The ecological consequences of flowering asynchrony in monoecious figs: a simulation study

J. L. Bronstein, P. H. Gouyon, C. Gliddon, F. Kjellberg, G. Michaloud

Research output: Contribution to journalArticlepeer-review

106 Scopus citations


For plants with temporally separate sexual phases to outcross, population-level flowering asynchrony is necessary, but this can decrease the resource base available for pollinators. In figs, flowering is synchronous within a tree and the specialist pollinators/seed predators can only survive briefly away from trees. Consequently, population-level flowering asynchrony must extend year-round for pollinators to persist locally. In repeated stochastic simulations using phenological traits of Ficus natalensis, a median of 95 trees was required to produce an asynchronous sequence that could maintain local pollinator populations for 4 yr. However, many trees in those simulated populations were either male-sterile (10%) or both male- and female-sterile (35%), because their sexual phases were not well timed with the opposite phases of other trees. Sterility within a population approached zero at 2-3 times the critical population size. Both the predicted critical population size and frequency of success of the trees within it depended strongly on the duration of reproductive episodes and the intervals between episodes. Doubling the length of time over which individuals could donate pollen resulted in a 39% decrease in critical population size and a 27% increased likelihood that individuals would achieve at least some reproductive success. -from Authors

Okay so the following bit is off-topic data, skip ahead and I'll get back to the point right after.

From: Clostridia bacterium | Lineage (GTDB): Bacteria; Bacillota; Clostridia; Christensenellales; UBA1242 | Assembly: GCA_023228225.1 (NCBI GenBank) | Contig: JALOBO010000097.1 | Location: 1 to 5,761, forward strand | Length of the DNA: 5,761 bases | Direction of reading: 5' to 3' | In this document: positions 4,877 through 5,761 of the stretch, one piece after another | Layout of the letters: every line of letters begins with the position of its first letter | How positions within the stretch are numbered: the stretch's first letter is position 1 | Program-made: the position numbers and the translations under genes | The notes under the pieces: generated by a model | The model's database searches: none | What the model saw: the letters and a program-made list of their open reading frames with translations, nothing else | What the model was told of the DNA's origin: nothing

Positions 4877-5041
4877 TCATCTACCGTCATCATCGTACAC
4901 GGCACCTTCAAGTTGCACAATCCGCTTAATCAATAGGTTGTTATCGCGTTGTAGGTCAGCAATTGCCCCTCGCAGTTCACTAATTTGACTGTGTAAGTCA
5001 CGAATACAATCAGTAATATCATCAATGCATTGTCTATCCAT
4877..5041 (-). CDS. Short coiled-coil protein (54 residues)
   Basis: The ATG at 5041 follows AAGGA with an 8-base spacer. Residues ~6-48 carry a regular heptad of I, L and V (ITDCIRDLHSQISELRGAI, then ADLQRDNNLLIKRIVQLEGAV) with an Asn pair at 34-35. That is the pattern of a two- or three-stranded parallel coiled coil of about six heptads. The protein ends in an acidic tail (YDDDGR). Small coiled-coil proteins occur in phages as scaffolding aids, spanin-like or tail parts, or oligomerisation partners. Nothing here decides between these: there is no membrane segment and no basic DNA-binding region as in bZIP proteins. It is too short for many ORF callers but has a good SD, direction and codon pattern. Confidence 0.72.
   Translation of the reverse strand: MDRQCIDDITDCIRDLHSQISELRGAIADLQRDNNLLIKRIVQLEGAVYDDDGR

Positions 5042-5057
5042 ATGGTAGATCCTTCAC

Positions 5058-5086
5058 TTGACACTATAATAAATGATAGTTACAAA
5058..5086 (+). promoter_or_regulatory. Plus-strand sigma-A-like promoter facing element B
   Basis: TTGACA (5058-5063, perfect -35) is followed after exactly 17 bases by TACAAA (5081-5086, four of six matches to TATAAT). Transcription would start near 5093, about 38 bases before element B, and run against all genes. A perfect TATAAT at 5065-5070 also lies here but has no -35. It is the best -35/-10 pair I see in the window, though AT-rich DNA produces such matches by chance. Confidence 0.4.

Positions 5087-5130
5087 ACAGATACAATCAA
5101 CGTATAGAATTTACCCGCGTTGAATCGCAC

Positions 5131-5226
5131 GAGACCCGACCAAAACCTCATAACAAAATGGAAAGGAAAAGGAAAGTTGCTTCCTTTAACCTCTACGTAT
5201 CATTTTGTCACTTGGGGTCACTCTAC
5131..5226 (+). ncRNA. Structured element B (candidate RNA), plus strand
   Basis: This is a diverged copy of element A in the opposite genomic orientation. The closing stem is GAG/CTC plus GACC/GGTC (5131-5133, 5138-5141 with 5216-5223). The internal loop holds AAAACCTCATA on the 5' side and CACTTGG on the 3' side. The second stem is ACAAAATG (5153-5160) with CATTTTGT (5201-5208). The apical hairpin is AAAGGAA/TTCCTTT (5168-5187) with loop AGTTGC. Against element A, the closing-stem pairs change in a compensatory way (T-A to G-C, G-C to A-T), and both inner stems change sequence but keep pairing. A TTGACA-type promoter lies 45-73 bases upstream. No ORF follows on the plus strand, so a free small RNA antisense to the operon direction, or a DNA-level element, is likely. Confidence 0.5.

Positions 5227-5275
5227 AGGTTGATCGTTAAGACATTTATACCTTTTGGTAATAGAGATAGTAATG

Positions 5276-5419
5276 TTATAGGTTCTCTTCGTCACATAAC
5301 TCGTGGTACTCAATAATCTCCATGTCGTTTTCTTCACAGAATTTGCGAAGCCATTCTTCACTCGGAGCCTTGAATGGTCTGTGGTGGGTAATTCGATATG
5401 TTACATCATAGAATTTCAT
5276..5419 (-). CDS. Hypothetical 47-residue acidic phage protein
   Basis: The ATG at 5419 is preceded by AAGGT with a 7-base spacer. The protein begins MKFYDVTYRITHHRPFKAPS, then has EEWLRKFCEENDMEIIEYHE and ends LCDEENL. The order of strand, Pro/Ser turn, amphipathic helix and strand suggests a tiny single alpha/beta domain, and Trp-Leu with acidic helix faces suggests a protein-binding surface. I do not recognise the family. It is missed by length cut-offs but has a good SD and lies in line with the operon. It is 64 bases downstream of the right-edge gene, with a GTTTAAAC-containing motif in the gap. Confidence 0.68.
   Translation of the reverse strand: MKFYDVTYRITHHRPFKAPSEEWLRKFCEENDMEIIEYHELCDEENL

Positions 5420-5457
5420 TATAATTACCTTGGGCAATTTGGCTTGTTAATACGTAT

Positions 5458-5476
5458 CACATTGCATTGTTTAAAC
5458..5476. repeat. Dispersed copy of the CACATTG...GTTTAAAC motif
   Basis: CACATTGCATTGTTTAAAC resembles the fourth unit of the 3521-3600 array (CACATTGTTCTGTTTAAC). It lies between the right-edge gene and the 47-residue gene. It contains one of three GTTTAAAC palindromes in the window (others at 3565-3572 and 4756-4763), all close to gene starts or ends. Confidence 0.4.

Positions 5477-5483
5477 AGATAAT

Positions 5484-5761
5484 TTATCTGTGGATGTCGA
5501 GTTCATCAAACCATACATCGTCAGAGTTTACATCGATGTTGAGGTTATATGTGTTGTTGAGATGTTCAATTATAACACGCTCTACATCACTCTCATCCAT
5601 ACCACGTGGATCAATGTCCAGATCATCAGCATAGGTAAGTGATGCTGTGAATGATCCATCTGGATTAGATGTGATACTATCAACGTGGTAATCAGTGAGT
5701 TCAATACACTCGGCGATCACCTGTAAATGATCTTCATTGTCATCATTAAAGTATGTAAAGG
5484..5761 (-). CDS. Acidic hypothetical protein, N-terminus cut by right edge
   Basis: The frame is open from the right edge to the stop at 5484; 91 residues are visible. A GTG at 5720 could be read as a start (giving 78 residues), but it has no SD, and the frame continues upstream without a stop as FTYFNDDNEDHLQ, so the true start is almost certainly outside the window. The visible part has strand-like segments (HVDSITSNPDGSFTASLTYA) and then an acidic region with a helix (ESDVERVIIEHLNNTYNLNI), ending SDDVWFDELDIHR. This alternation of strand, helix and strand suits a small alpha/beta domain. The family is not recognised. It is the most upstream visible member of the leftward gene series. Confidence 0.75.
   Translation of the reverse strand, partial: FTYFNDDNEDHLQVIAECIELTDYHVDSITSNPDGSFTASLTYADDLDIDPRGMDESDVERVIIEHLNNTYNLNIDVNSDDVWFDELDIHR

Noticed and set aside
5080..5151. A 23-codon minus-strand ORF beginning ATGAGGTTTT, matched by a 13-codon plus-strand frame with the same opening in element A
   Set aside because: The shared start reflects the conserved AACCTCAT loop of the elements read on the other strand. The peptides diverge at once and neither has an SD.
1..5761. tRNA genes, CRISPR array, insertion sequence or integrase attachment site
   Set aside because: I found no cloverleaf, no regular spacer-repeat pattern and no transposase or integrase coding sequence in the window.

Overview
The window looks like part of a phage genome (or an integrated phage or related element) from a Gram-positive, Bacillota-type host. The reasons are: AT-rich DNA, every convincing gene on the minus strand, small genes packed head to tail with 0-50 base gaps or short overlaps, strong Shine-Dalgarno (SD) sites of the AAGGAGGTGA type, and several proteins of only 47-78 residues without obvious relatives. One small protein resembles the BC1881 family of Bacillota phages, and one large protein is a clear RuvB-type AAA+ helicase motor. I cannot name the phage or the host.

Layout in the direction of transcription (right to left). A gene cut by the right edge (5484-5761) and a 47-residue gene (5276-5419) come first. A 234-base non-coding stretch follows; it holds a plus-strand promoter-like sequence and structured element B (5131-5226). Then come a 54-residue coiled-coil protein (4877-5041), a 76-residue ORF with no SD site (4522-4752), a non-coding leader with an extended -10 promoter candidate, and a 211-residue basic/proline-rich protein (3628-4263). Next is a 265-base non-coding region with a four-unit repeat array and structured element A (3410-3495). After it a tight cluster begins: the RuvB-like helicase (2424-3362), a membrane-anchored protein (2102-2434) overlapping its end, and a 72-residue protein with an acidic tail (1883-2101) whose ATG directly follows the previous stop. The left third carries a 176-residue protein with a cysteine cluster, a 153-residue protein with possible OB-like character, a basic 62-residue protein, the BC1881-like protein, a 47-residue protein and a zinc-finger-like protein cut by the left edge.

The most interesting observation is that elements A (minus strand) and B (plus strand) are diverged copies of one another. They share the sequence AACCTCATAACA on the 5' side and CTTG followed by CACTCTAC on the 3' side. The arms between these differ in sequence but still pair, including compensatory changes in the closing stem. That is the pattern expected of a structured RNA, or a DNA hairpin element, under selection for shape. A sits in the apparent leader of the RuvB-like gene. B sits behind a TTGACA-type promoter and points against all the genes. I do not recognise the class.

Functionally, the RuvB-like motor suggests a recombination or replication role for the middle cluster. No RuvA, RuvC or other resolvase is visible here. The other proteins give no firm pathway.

Original languageEnglish (US)
Pages (from-to)2145-2156
Number of pages12
Issue number6
StatePublished - 1990

ASJC Scopus subject areas

  • Ecology, Evolution, Behavior and Systematics


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